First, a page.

“We estimate there will be 1.9m LTE subscriptions in Latin America before the end of the year 2013,” he says. “As more 4G auctions take place in the coming years (Brazil, Chile and Peru have all announced new 4G spectrum auctions), LTE adoption will take off in the region.”

There should be ample time for contact center providers in Latin America to position themselves. With regard to 4G/LTE, Latin America is still lagging behind developed regions and even other developing regions, with several operators seeking to maximize the potential of their recently deployed 3G infrastructure.

“We expect strong momentum to hit in 2015,” says Hurtado. “Brazil will drive the momentum of LTE in the region due to its size and aggressive LTE coverage requirements, which will be met by mobile operators before the World Cup kick-off in 2014.”

Regulators Help Drive Growth

From a regulatory perspective, Brazil is taking the lead. The Latin American giant has PROCON, a powerful government agency that protects consumer rights. PROCON has proven itself to be highly proactive in ensuring that mobile customers get the services they pay for.

“PROCON will fine companies who are not delivering the service they promise,” says Ignacio Perrone, Senior Consultant, Frost & Sullivan, in Buenos Aires, Argentina. “These regulations are pushing telecom players to provide better services; they won’t invest in that unless they have to.”

That’s good news for contact center providers because it forces mobile companies to drive more resources into customer support – not always top of mind for a telco.

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“Depending on the market, we estimate up to 45% of demand for outsourcing providers can be from the telecom segment,” says Juan Manuel González, a Research Manager with Frost & Sullivan, also in Buenos Aires. “Still, they need regulatory pressure to deliver better service.”

Given that a higher value customer, combined with regulatory pressure, will likely result in operators investing more in contact center support, the pressure then falls on contact center providers to up their game. With 4G, more and more demand will be coming from demanding customers who expect the best.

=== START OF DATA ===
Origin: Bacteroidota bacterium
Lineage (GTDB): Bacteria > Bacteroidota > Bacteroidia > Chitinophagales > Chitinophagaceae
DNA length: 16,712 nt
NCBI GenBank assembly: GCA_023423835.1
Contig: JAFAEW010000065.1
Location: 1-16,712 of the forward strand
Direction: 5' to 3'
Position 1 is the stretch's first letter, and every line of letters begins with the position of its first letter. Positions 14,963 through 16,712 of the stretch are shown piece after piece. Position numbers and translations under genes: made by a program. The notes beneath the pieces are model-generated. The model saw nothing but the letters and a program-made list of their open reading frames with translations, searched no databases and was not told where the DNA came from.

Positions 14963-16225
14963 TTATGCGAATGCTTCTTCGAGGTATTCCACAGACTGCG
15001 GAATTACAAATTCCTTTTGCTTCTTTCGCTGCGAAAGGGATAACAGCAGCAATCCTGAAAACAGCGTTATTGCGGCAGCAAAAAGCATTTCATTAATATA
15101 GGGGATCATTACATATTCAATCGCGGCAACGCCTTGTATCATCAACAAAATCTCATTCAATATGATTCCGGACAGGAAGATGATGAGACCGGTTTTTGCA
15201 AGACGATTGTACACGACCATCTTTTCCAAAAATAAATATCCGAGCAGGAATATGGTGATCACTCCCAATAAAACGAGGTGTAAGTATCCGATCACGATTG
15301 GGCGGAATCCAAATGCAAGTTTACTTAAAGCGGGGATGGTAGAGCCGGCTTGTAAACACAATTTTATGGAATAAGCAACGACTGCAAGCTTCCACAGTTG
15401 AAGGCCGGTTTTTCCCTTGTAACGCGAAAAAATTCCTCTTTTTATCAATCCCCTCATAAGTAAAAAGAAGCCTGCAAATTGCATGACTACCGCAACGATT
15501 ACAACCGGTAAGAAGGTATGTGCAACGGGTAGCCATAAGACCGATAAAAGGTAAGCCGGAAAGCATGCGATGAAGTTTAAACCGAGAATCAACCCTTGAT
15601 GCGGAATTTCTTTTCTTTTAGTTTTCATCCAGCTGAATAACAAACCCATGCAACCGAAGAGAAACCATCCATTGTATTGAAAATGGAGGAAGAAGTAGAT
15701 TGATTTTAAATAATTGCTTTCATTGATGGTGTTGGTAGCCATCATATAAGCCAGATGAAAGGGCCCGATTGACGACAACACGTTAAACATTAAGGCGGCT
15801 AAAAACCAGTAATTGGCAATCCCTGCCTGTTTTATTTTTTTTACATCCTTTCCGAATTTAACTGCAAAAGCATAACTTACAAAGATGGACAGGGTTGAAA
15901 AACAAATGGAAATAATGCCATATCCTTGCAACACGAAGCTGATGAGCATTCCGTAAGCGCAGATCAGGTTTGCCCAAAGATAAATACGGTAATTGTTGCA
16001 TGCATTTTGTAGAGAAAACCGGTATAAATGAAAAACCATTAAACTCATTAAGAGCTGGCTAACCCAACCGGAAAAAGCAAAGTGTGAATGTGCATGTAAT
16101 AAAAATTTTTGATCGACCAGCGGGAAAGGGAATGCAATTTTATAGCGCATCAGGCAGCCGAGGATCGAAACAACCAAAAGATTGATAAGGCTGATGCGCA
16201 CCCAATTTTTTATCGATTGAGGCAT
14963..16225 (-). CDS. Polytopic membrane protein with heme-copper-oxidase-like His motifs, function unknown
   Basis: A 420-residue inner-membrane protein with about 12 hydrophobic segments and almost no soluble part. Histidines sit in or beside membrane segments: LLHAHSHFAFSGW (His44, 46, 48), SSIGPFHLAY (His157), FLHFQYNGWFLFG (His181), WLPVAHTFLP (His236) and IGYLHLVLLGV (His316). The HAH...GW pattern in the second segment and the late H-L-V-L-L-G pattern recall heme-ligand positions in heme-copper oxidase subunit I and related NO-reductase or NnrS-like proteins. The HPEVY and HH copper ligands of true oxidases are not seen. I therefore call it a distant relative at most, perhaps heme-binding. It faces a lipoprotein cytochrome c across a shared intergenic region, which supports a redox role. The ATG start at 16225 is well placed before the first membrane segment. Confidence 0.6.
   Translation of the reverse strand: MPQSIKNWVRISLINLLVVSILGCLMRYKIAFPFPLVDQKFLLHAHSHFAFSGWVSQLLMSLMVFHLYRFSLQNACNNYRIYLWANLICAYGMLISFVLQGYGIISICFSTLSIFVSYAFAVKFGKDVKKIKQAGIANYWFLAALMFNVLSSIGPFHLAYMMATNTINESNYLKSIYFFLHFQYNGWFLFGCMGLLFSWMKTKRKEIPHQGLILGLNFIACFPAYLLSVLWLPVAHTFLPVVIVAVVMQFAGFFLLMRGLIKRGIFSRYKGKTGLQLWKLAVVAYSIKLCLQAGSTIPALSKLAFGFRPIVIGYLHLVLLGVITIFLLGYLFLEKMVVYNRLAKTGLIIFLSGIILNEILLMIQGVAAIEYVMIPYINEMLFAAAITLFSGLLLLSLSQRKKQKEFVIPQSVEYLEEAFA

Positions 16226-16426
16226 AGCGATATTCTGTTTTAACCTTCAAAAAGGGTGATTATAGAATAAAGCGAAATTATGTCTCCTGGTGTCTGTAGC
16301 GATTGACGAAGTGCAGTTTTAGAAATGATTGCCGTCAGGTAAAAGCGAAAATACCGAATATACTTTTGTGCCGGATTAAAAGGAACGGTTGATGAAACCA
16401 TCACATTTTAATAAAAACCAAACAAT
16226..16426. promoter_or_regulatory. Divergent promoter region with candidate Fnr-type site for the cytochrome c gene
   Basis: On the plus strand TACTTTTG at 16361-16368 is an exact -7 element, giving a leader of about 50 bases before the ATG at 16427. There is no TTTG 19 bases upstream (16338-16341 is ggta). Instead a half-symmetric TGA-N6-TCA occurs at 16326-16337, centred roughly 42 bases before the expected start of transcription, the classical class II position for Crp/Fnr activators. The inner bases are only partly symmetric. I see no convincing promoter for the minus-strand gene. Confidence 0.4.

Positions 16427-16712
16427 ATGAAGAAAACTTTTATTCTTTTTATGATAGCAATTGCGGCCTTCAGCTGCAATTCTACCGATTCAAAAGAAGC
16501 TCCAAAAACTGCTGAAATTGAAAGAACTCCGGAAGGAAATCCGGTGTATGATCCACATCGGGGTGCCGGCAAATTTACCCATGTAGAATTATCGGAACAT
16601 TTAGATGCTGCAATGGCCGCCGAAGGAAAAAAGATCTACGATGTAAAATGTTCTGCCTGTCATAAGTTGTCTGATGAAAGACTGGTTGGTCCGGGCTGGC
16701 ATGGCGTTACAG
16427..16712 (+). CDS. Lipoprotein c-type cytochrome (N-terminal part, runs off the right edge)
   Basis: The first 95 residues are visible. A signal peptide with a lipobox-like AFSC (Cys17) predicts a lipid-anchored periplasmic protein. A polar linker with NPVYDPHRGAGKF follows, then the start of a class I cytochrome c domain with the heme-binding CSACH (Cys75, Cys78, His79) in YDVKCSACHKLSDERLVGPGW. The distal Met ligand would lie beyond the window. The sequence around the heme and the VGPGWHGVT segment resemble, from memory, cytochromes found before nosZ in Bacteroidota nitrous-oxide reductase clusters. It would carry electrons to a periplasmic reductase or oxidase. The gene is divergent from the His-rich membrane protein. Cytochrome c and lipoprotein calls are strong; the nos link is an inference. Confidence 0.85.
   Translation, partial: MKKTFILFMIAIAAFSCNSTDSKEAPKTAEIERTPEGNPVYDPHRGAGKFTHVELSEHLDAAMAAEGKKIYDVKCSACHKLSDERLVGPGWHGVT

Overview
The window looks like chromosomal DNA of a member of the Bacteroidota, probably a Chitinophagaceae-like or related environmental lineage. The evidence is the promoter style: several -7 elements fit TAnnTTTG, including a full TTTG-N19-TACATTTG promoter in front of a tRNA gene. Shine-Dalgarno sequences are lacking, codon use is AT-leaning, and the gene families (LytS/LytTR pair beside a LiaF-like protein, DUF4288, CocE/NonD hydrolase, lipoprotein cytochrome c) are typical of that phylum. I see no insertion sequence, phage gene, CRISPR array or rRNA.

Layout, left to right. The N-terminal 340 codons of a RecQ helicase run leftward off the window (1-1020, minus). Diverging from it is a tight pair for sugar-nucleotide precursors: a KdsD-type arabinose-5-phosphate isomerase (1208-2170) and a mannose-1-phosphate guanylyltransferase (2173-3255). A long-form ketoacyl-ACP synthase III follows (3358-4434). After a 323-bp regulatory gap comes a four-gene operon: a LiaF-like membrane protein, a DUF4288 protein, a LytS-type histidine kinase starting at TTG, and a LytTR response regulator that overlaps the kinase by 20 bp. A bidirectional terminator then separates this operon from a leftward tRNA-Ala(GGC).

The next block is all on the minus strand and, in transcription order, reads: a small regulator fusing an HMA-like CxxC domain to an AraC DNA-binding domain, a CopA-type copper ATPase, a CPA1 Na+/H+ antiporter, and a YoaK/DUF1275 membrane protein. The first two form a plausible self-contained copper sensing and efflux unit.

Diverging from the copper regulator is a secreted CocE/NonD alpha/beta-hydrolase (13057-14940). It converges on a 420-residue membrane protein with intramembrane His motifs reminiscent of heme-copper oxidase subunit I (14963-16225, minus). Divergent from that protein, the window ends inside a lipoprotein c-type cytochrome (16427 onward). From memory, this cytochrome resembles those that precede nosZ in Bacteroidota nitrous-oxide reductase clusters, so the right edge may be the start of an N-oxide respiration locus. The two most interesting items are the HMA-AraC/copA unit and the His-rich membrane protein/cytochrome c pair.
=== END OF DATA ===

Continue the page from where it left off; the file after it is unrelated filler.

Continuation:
“I can foresee that the calls in contact centers are going to have longer average handling times,” says Duran, adding that those contact centers with expertise in taking more complex calls, such as in Internet support, will be well positioned to benefit from the kinds of challenges that 4G will present.

As a result, in the short term, operators will be providing premium call center support services to high-value consumer and business segments. This might include dedicated portals, and will then be useful as a means to differentiate and generate loyalty.

Tim Wilson

Tim has been a contributing analyst to Nearshore Americas since 2012. He is a former Research Analyst with IDC in Toronto and has over 20 years’ experience as a technology and business journalist, including extensive reporting from Latin America. A graduate of McGill University in Montreal, he has received numerous accolades for his writing, including a CBC Literary and a National Magazine award. He divides his time between Canada and Mexico. When not chasing down stories, he is busy writing the Detective Sánchez series of crime novels.